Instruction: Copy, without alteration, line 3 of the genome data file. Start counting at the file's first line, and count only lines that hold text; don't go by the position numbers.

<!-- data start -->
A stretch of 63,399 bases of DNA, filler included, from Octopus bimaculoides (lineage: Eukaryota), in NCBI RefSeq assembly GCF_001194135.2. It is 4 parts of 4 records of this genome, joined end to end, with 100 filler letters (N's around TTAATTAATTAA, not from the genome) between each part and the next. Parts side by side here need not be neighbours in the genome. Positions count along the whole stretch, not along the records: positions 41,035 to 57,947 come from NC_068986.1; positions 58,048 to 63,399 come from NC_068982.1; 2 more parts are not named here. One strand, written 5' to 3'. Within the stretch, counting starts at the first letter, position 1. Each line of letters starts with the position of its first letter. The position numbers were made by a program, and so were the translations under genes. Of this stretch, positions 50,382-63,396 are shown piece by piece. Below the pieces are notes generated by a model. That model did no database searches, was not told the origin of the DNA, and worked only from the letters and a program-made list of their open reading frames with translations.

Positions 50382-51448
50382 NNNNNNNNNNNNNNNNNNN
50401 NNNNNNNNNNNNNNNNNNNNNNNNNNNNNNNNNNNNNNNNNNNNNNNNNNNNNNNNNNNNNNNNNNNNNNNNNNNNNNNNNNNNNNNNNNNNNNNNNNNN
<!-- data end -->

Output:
50382 NNNNNNNNNNNNNNNNNNN